Thick mud or exposed rocks can become exposed. Thick mud is tough on a retriever’s joints, just as rocks are hard on pads. A post-hunt tailgate check should focus on pads and joints when water levels are low. Toughen up pads before the season with regular work as well as applications of one of the pad conditioners available at your gun dog supply store.
Part of keeping your retriever safe on a duck hunt involves the behaviors and actions of the shooters in your hunting party. Before loading the guns, have a quick safety briefing to outline the expectations about the how/where/when the group will handle their dogs. Assign a dedicated place for the dog(s) to stay inside the blind and where the dog(s) will enter and exit from. Every hunter should have a firm grip on their gun at all times or completely unload before they safely set it down to step outside of the blind. Lastly, make it an absolute rule that anytime a dog is working outside of the blind there will be no shotguns pointing down range.
Every duck hunter knows that as the season progresses and the cold sets in, the hunting activity often heats up. Snow, icy water, and frosty morning boat rides start to coincide with peak duck migration, often leading to some of our most memorable hunts of the season. We’ve done our job so far, and it’s important now more than ever that we continue to keep our retrievers safe.
On late season hunts, it best to keep your dog up and out of the water to avoid cold weather complications. Offer them a warm pad or blanket to sit on inside of the blind or boat between retrieves and bring a towel to dry them off. A portable propane heater is a great option to keep yourself and your dog comfortable and out in the field longer. A neoprene dog vest becomes a major advantage during the late season, not only to protect your dog from brush and briars, but the extra layer provides additional flotation and keeps them warmer by reducing the loss of body heat.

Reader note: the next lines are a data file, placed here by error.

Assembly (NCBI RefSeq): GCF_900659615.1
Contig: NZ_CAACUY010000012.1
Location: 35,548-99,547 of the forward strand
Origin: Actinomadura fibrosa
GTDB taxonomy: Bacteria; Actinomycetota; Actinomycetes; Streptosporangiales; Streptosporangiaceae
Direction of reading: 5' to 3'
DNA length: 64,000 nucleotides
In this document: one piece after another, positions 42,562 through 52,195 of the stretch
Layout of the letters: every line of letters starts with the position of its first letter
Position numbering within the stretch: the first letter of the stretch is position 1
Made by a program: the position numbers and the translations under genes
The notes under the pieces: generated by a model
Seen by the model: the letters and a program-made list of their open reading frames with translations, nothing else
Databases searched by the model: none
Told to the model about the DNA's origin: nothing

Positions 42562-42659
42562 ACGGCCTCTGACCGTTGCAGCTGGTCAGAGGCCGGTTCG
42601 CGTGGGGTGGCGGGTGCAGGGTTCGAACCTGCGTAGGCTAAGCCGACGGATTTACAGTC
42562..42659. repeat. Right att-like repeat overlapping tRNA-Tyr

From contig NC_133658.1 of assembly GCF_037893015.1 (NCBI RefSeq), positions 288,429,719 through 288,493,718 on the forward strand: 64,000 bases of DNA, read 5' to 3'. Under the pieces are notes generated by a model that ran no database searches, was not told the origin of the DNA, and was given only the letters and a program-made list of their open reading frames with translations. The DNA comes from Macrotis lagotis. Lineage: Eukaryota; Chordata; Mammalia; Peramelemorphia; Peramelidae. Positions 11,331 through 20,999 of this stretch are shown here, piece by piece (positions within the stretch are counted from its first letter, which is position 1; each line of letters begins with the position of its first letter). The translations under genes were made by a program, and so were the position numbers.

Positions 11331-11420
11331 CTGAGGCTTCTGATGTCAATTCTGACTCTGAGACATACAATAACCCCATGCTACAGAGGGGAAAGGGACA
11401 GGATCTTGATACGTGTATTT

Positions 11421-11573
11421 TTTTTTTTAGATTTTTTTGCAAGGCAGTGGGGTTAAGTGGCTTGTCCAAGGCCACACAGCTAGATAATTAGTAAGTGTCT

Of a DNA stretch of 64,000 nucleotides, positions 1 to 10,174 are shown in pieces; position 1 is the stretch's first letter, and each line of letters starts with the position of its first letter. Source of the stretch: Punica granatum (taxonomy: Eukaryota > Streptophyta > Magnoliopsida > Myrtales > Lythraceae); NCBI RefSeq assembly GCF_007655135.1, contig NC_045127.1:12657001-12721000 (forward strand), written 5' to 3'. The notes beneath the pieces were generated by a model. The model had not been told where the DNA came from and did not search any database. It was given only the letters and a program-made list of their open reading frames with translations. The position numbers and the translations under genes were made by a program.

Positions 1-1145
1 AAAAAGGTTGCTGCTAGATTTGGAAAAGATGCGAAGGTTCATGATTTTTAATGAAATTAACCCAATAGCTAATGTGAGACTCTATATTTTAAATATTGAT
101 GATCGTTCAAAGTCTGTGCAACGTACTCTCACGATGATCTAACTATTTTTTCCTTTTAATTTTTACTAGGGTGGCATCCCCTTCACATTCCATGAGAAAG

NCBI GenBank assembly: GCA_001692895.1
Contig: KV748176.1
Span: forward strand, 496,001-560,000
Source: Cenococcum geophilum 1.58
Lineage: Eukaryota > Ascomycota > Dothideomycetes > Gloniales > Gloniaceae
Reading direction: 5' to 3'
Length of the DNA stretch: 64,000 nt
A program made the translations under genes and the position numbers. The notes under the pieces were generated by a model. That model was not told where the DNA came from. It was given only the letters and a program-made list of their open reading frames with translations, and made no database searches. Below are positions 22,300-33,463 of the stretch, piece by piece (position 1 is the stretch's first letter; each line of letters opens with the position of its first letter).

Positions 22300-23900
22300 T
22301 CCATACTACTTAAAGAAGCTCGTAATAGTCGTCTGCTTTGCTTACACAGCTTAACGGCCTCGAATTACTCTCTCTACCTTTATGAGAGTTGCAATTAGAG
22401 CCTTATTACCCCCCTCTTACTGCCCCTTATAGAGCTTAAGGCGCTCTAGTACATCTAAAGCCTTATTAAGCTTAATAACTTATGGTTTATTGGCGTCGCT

Although cold stress can be mitigated with proper equipment and planning, you’ll want to keep an eye out for the warning signs of cold stress in your retriever. It can start with mild symptoms such as weakness, lethargy, shivering, or breathing issues. If unchecked and your dog’s condition worsens, things can quickly progress toward hypothermia and an emergency situation. Use a bit of common sense and sound judgement when keeping your dog safe while duck hunting, and don’t be afraid to call it quits before it’s too late.
With so much time and energy invested in your retriever to perform for you when it’s their time to shine, you owe it to them to take the proper precautions to safeguard them throughout the season, from opening day until the last day of the late season. Setting out with the right set of expectations, gear, and hazard awareness, you’ll have no problem keeping your retriever safe and enjoying your time afield, making memories that will last a lifetime.